Actual Spending 22,915.1 2,049.4 24,964.5 -6,592.4 18,372.1

 

Table 3: Voted and Statutory Items



Vote or Statutory Item Truncated Vote or
Statutory Wording
2006-2007 ($000s)
Main Estimates Planned Spending Total Authorities Total Actuals
20 Program expenditures 15,609.0 16,259.0 17,614.7 16,462.1
(S) Contributions to employee benefit plans 1,774.0 1,774.0 1,909.9 1,909.9
(S) Spending of proceeds from the disposal of surplus Crown assets 0.2
  Total 17,383.0 18,033.0 19,524.8 18,372.1

This table presents resources that have been voted to the Agency by Parliament. It should be noted that Parliament approves the voted funding whereas the statutory information is provided for information purposes. Explanation of variance in resource levels can be found in tables 1 and 2.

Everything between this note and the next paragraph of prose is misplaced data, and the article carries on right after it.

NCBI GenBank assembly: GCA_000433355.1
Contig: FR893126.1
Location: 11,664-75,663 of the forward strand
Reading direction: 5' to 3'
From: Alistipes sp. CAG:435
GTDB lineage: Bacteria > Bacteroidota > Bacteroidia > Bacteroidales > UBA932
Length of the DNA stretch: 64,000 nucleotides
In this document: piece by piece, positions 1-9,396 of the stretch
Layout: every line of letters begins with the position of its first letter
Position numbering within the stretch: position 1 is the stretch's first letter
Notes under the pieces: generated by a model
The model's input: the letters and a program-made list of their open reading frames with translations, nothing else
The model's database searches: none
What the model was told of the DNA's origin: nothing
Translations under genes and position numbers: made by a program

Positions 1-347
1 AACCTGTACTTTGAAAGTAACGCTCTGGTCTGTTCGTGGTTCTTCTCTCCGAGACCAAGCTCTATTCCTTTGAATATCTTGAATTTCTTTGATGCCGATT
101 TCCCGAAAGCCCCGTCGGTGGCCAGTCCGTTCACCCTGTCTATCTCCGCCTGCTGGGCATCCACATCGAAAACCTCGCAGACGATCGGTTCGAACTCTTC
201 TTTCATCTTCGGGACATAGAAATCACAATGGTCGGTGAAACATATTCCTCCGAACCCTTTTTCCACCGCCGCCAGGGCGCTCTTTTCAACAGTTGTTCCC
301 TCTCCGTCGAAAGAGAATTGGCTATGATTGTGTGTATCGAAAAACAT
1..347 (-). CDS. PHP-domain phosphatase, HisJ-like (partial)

Table 4: Services Received Without Charge



  2006-2007 ($000s)
Accommodation provided by Public Works and Government Services Canada 1,554.3
Contributions covering employers' share of employees' insurance premiums and expenditures paid by Treasury Board of Canada Secretariat (excluding revolving funds) 824.4
Salary and associated expenditures of legal services provided by the Department of Justice Canada 800.8
Total 2006-2007 Services Received Without Charge 3,179.5

This table reflects the services received without charge from other government departments. For 2006-2007, the actual expenditures were slightly lower than the planned spending reflected in the 2006-2007 Report on Plans and Priorities, mostly because of lower costs than expected for legal services provided by Justice Canada.

 

Table 5: Sources of Respendable and Non-Respendable Revenue



Respendable Revenue
($000s) Actual 2004-2005 Actual 2005-2006 2006-2007